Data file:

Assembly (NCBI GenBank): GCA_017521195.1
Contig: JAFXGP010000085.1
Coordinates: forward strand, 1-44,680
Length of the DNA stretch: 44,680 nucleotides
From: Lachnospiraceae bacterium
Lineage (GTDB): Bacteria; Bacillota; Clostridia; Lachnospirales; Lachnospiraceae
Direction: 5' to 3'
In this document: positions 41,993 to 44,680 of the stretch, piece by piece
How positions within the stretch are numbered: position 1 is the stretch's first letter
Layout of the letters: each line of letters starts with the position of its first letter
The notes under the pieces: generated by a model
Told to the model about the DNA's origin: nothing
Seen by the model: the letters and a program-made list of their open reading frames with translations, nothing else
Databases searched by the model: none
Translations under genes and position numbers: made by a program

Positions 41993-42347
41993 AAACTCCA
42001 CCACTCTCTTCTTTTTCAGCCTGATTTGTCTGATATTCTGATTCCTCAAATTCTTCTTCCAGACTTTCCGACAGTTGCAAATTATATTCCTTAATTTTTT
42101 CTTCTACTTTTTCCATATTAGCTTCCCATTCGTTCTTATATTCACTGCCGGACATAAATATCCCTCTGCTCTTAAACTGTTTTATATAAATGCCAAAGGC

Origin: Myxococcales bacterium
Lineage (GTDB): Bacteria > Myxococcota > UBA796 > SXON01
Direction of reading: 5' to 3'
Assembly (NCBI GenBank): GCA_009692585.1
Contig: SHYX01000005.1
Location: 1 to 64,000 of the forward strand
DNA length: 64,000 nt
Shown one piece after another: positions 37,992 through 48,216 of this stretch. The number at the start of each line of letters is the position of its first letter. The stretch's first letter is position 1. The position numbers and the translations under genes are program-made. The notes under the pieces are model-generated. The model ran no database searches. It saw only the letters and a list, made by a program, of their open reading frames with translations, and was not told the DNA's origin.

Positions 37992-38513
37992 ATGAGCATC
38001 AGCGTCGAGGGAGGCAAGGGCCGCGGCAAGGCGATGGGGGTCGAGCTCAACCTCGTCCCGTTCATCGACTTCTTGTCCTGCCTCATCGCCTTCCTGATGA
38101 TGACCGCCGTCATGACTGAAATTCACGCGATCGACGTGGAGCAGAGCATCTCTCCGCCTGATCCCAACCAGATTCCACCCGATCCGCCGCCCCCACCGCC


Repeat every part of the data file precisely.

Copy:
Assembly (NCBI GenBank): GCA_017521195.1
Contig: JAFXGP010000085.1
Coordinates: forward strand, 1-44,680
Length of the DNA stretch: 44,680 nucleotides
From: Lachnospiraceae bacterium
Lineage (GTDB): Bacteria; Bacillota; Clostridia; Lachnospirales; Lachnospiraceae
Direction: 5' to 3'
In this document: positions 41,993 to 44,680 of the stretch, piece by piece
How positions within the stretch are numbered: position 1 is the stretch's first letter
Layout of the letters: each line of letters starts with the position of its first letter
The notes under the pieces: generated by a model
Told to the model about the DNA's origin: nothing
Seen by the model: the letters and a program-made list of their open reading frames with translations, nothing else
Databases searched by the model: none
Translations under genes and position numbers: made by a program

Positions 41993-42347
41993 AAACTCCA
42001 CCACTCTCTTCTTTTTCAGCCTGATTTGTCTGATATTCTGATTCCTCAAATTCTTCTTCCAGACTTTCCGACAGTTGCAAATTATATTCCTTAATTTTTT
42101 CTTCTACTTTTTCCATATTAGCTTCCCATTCGTTCTTATATTCACTGCCGGACATAAATATCCCTCTGCTCTTAAACTGTTTTATATAAATGCCAAAGGC

Origin: Myxococcales bacterium
Lineage (GTDB): Bacteria > Myxococcota > UBA796 > SXON01
Direction of reading: 5' to 3'
Assembly (NCBI GenBank): GCA_009692585.1
Contig: SHYX01000005.1
Location: 1 to 64,000 of the forward strand
DNA length: 64,000 nt
Shown one piece after another: positions 37,992 through 48,216 of this stretch. The number at the start of each line of letters is the position of its first letter. The stretch's first letter is position 1. The position numbers and the translations under genes are program-made. The notes under the pieces are model-generated. The model ran no database searches. It saw only the letters and a list, made by a program, of their open reading frames with translations, and was not told the DNA's origin.

Positions 37992-38513
37992 ATGAGCATC
38001 AGCGTCGAGGGAGGCAAGGGCCGCGGCAAGGCGATGGGGGTCGAGCTCAACCTCGTCCCGTTCATCGACTTCTTGTCCTGCCTCATCGCCTTCCTGATGA
38101 TGACCGCCGTCATGACTGAAATTCACGCGATCGACGTGGAGCAGAGCATCTCTCCGCCTGATCCCAACCAGATTCCACCCGATCCGCCGCCCCCACCGCC